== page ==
Back on the rally route, all movements seemed peaceful. Dogs. Strollers. A couple of grandmas and grandpas. Not everybody had a blast; at one point, as the march passed cemeteries on the Freedom Trail, one cop moaned to another that the “Founding Fathers must be rolling in their graves.” For the most part though, even the police seemed seemed calm, and why shouldn’t they have been? Monday’s demonstration went exactly how authorities had hoped, with protesters simply circling the Common, and cops having control over the situation.
Given their chants and frustrations, it was obvious that those participating on the ground gave up on the moderate media and Democrats like Colleen Garry a long time ago. It’s doubtful many of them were expecting much collective sympathy from Massholes who still proudly say their families moved out to the suburbs to escape busing. Marchers on Monday sung: “I can hear my neighbor crying, ‘I Can’t Breathe.’” As we’re reminded every time an unenlightened dimwit exhales privileged lies and bigotry, their similarly fortunate neighbors are breathing just fine, and that’s all that really matters to them.
Any honest person watching demonstrators Monday could have separated fact from fiction, the reality of their makeup from the fantasies so many haters have concocted. But those activists on I-93 stopped more than cars and trucks; they also provoked people to stop being polite, and to start getting real … dumb. The last few days have been a coming out party for closeted Archie Bunkers, and fair-weather lefties haven’t proven themselves too much classier.
Not that anyone should be surprised by any of this. We don’t have to travel back to King’s time for a glimpse at how fickle Boston is in its approval process. Sometimes it just takes a while for locals to recognize heros. Just look at the Arredondo family, which not too long ago was the target of police surveillance and harassment due to their anti-war activism. A prolific demonstrator who lost a son in Iraq, Carlos Arredondo says he was arrested with excessive force while protesting outside of Boston Police Department headquarters in 2009, during the funeral procession for Senator Ted Kennedy.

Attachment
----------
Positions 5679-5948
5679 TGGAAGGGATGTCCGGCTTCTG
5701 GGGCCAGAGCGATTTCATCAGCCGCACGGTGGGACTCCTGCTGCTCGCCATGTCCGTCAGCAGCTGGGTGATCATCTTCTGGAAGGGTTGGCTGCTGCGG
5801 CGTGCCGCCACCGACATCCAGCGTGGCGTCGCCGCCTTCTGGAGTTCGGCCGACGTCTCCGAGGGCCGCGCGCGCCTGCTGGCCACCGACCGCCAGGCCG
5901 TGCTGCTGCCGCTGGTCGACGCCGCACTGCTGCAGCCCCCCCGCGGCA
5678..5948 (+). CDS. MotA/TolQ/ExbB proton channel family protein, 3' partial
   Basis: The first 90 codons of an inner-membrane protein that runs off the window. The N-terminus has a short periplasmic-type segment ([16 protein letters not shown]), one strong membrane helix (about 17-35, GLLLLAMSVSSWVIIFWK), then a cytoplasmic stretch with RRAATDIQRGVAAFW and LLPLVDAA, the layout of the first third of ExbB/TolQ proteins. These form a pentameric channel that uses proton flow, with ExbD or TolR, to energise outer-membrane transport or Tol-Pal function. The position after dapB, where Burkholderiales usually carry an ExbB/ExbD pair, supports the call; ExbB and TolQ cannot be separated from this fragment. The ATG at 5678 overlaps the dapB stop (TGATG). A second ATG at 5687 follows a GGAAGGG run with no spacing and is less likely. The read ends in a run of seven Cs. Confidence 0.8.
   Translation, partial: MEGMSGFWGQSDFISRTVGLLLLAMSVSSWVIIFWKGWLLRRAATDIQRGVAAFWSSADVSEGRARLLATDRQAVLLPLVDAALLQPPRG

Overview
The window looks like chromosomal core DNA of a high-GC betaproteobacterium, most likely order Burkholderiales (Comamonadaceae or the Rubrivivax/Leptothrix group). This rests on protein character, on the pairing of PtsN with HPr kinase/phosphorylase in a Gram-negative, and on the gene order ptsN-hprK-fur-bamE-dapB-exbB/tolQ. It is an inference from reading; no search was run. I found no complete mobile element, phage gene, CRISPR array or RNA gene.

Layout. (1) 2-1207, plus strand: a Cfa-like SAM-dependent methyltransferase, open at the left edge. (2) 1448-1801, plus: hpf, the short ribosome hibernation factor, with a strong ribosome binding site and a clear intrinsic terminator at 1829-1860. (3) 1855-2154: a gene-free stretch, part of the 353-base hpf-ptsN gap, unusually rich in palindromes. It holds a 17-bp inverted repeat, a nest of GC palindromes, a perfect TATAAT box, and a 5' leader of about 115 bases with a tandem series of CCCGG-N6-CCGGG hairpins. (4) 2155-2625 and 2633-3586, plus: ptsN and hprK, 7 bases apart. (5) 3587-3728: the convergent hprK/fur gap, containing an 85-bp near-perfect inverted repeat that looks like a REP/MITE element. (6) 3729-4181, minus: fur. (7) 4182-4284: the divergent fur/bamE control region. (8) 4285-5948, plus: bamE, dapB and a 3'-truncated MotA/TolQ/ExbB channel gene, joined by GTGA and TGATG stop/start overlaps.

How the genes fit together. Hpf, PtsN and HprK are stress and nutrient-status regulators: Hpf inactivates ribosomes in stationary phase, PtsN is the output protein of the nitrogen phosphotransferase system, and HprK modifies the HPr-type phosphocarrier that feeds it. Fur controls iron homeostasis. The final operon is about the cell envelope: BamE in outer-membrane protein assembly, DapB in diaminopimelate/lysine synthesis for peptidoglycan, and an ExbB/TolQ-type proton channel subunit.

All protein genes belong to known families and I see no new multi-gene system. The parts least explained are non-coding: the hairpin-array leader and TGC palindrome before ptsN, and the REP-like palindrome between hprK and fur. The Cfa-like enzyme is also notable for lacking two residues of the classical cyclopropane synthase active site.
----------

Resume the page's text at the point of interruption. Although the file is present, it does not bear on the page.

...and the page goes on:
All these years later, Arredondo is internationally recognized for his heroism in the aftermath of the attack on the 2013 Boston Marathon. At the same time, we seem to have conveniently forgotten that he was once considered dangerous and subversive by the same powers that now praise him. That’s not to say that Arredondo or anyone else compares to King, or that either one of them necessarily subscribes to radical traditions like those espoused by the highway disruptors. Whatever the case, their legacies are all for history to judge, and whether it takes five years or 50, time tends to favor those who stick their necks out over those who rubberneck.
A Queens, NY native who came to New England in 2004 to earn his MA in journalism at Boston University, Chris Faraone is the editor and co-publisher of DigBoston and a co-founder of the Boston Institute for Nonprofit Journalism. He has published several books including 99 Nights with the 99 Percent, and has written liner notes for hip-hop gods including Cypress Hill, Pete Rock, Nas, and various members of the Wu-Tang Clan.